Sister Cecilia visited Alice Walmsley every day for several weeks, until the happy change in the latter's life had grown out of its strangeness. Their intercourse had become a close and silent communion.
For the first month or so the kind and wise little nun had conversed on anything that chanced for a topic; but afterwards they developed the silent system—and it was the better of the two.
Sister Cecilia used to enter with a cheery smile, which Alice returned. Then Sister Cecilia would throw crumbs on the sill for the sparrows, Alice watching her, still smiling. Then the little Sister would seat herself on the pallet and take out her rosary, and smilingly shake her finger at Alice, as if to say—
"Now, Alice, be a good girl, and don't disturb me."
And Alice, made happy by the sweet companionship, would settle to her sewing, hearing the birds twitter and chirp, and seeing the golden sunlight pour through the bars into her cell.
Sister Cecilia had a great many prayers to say every day, and she made a rule of saying the whole of them in Alice's cell.
The change in Alice's life became known to all the officials in the prison, and a general interest was awakened in the visits of the good Sister, to her cell. From the governor down to the lowest female warder, the incident was a source of pleasure, and a subject of everyday comment.
But there was one official who beheld all this with displeasure and daily increasing distrust. This was Mr. Haggett, the Scripture-reader of the prison.
Into the hands of Mr. Haggett had been given the spiritual welfare of all the convicts in Millbank of every creed Christian, Turk, and Jew.
It was a heavy responsibility; but Mr. Haggett felt himself equal to the task. It would be wrong to lay blame for the choice of such a teacher on any particular creed. He had been selected and appointed by Sir Joshua Hobb, whose special views of religious influence he was to carry out. Mr. Haggett was a tall man, with a highly respectable air. He had whiskers brushed outward till they stood from his lank cheeks like paint-brushes; and he wore a long square-cut brown coat. He had an air of formal superiority. His voice was cavernous and sonorous. If he only said "Good-morning " he said it with a patronizing smile, as if conscious of a superior moral nature; and his voice sounded solemnly deep.
One would have known him in the street as a man of immense religious weight and godly assumption, by the very compression of his lips. These were his strong features, even more forcible than the rigid respectability of his whiskers, or the grave sanctity of his voice. His lips were not exactly coarse or thick; they were large, even to bagginess. His mouth was wide, and his teeth were long; but there was enough lip to cover up the whole, and still more enough left to fold afterwards into consciously pious lines around the mouth.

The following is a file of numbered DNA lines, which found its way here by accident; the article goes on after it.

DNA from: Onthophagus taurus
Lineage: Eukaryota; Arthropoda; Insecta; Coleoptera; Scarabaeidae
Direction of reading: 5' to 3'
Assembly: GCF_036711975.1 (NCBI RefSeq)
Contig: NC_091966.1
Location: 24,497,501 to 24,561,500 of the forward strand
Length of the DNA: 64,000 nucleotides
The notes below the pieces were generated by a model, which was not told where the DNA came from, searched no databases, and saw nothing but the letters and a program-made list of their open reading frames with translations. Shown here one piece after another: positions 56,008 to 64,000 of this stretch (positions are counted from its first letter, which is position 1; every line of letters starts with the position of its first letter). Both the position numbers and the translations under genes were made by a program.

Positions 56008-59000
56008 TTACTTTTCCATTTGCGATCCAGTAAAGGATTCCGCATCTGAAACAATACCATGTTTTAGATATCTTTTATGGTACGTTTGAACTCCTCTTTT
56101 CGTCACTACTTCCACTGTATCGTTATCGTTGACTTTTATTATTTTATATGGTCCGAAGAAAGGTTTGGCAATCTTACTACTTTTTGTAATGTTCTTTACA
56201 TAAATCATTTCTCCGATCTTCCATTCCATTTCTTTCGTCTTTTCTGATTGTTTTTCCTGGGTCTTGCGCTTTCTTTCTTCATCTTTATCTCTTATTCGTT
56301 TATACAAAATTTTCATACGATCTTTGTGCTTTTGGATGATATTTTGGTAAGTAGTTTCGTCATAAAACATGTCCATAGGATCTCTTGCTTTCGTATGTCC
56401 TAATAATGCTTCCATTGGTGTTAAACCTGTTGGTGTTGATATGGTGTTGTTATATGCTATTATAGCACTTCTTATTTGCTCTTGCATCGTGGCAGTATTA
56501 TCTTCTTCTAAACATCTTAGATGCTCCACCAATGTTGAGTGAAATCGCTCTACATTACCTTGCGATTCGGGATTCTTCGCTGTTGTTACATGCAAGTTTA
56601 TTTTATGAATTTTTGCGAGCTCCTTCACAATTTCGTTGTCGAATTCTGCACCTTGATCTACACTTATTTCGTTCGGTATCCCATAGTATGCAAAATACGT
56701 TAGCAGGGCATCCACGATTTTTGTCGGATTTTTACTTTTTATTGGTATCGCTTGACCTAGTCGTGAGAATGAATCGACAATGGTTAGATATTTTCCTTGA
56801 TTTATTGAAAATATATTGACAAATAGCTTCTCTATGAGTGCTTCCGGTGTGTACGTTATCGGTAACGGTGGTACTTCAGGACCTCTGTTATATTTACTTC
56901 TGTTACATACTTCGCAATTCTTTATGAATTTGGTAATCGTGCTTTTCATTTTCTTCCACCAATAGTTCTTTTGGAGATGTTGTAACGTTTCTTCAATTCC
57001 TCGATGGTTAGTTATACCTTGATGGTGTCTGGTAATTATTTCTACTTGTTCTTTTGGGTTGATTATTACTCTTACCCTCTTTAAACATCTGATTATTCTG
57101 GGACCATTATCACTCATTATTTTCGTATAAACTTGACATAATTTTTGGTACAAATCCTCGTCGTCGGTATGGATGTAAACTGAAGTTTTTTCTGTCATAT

When Mr. Haggett was praying, he closed his eyes, and in a solemnly sonorous key began a personal interview with the Almighty. While he was informing God, with many deep "Thou knowests," his lips were in full play; every reef was shaken out, so to speak. But when Mr. Haggett was instructing a prisoner, he moved only the smallest portion of labial tissue that could serve to impress the unfortunate with his own unworthiness and Mr. Haggett's exalted virtue and importance.
Mr. Haggett visited the cells for four hours every day, taking regular rounds, and prayed with and instructed the prisoners. He never sympathized with them nor pretended to, and, of course, he never had their confidence—except the sham confidence and contrition of sortie second-timers, who wanted a recommendation for a pardon.
There was another official who made regular rounds, with about the same intervals of time as Mr. Haggett. This was the searcher and fumigator—a warder who searched the cells for concealed implements, and fumigated with some chemical the crevices and joints to keep them wholesomely clean. When a prisoner had a visit from the searcher and fumigator, he knew that Mr. Haggett would be around soon.
The sense of duty in the two officials was very much alike under the surface; and it would have saved expense and time had Mr. Haggett carried, besides his Bible, the little bellows and probe of the fumigator—if he had been, in fact, the searcher and fumigator of both cells and souls.
Mr. Haggett had observed, with horror, the visits of the Popish nun to the cell of a prisoner whom he knew to be a Protestant. Though he never had had anything to say to Number Four, and never had prayed with her for five years, he now deemed her one of those specially confided to his care. He was shocked to the centre when first he saw the white-capped nun sitting in the cell, with a rosary in her hands.
Mr. Haggett would have complained at once, but he did not like the governor. He had been insulted—he felt he had—by the governor, who never met him but be asked the same impertinent question: "Well, Mr. Haggett, got your regular commission in the ministry yet?"
Mr. Haggett was in hopes of becoming, some day, a regular minister of the Established Church. He was "studying for it," he said; and his long experience in the prison would tell in his favour. But the years had flown, and he had not secured the reverend title he so ardently coveted. The Lords Bishops were not favourably impressed by Mr. Haggett's acquirements or qualities.
The daily presence of the nun in one of his cells goaded him to desperation. He stopped one day at the door of Number Four, and, in his deepest chest-tones, with a smile that drew heavily on the labial reefs, addressed the Sister—
"Is this prisoner a Rom—ah—one of your persuasion, madam?"
"No, sir," said the little Sister, with a kind smile at Alice; "I wish she were."
"Hah !—Why, madam, do you visit a prisoner who is not of your persuasion?"
"Because no one else visited her," said Sister Cecilia, looking at Mr. Haggett with rather a startled air, "and she needed someone."
"Madam, I wish to pray with this prisoner this morning, and ah-ah-I will thank you to leave this cell."
The work dropped from Alice's hands, and a wild look came into her eyes. First, she stared at Mr. Haggett, as if she did not understand. From his uninviting face, now flushed somewhat, and working as if the godly man were in a passion, she turned, with a mute appeal, to Sister Cecilia.
The nun had risen, startled, but not confused, at the unexpected harshness of the tone, rather than the words. She realized at once that Mr. Haggett, who had never before addressed her, nor noticed her presence, had power to expel her from Alice's cell, and forbid her entrance in future.
She determined on the moment to make an effort for Alice's sake.